More people are dying from opioid overdoses in the Treasure Valley than ever before.
So far this year, overdoses caused more than 50 deaths in Ada County alone and while that may seem insignificant compared to higher-populated communities, the Ada County Coroner says that's still 50 too many.
"Our overdose deaths have skyrocketed for lack of a better term," Ada County Coroner Dotti Owens said. "We had two over the weekend, and that's very common."
Owens expects the overdose deaths in Ada County to top 100 by the end of the year, similar to the death count from 2017. But that's nearly twice as many overdose deaths as 2016, with the agency currently investigating nearly a dozen deadly overdoses every month.
Fatal overdoses are now happening so often, the Coroner's Office is no longer surprised to get the call.
"My entire staff is to the point where it's just, 'Yeah, we got another OD today,' and that's pretty common, pretty typical," Owens said.
Earlier this year, Owens thought maybe the uptick in overdoses was coming to an end. But the optimism didn't last long.
"I was hoping that we were starting to see a decline in these cases, March was a really low month, we only ended up with four," Owens said. "But we've averaged 10-12 depending on the month since March."
And if you think these overdoses are a result of IV street drugs, think again. Heroin only caused four of the overdose deaths so far this year in Ada County. Owens says a vast majority are a result of prescription pills, often taken in combination with multiple medications.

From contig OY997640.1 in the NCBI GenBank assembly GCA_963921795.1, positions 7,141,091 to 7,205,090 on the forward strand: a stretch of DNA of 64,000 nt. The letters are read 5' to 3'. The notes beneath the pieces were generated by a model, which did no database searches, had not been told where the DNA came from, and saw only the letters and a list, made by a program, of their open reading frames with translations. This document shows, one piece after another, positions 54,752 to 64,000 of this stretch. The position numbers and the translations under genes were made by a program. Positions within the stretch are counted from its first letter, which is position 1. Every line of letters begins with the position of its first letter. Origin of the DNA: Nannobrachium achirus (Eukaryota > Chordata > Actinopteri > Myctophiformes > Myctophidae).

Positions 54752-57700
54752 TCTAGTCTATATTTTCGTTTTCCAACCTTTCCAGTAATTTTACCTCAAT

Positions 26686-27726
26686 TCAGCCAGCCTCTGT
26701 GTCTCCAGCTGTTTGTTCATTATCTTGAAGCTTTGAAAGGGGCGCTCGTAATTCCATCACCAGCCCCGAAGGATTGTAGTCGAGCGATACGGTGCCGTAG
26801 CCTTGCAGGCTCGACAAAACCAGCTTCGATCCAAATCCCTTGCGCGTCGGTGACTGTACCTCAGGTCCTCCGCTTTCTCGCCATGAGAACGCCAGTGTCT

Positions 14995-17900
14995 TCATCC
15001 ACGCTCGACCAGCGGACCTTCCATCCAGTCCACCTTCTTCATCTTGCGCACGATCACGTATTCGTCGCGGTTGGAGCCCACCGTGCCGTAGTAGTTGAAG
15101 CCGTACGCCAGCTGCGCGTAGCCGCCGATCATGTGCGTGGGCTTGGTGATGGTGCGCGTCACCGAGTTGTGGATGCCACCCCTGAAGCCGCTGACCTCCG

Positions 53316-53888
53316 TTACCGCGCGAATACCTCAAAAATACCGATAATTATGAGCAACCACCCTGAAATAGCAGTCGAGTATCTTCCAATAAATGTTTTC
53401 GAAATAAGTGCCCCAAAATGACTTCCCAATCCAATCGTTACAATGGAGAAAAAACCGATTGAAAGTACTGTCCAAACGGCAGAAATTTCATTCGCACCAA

"We'll have an Oxy or Hydrocodone and then alcohol, or we'll have a methamphetamine or methadone and an Oxy," Owens said. "So a lot of time we're seeing a combination."
Once a call comes in to dispatch, the Coroner's Office heads directly to the scene of a suspected overdose and an investigation immediately gets underway.
Although the calls are coming in more often, handling the cases doesn't get easier.
"Knocking on that door at 2:00 in the morning and telling someone their loved one has died, and it's from an overdose, that's pretty tough," Owens said. "We've seen this first hand destroy families and the emotional impact it can have on not only the individual that finds our decedent, but those generations."
Owens expects this year's overdose totals in the county to be similar to last year -- around 100. Most expected to come from Boise City, which includes individuals who died at hospitals within city limits.
The coroner, serving Idaho's most populated county, has taken an interest in becoming part of the opioid solution, researching each overdose death brought in to her office.
"This has kind of become an obsession for me. I want to know what happened, when the dependency addiction started, if it was someone who had previously mentioned to a physician, 'You know, I have these tendencies and I need some help,' or if it was someone that went in after a surgery, or if they're purchasing it on the streets. I want to know what the commonalities are," Owens said.
She believes part of the opioid problem plaguing the valley is a lack of readily available, easy-to-navigate resources on addiction treatment options. That's something she hopes to help change.
"My hope is that we can all talk about it. That people aren't afraid to say, 'I really need help with this,'" Owens said. "I spent a couple hours one evening trying to research where would I go, what could I do, what help is out there," Owens said. "And I had a heck of a time finding something that was simple to follow, phone numbers, contact information, addresses."
Owens says most of the victims tend to be men between 40 and 60 years old. "So that age range really seems to be where we need to target the education," Owens said.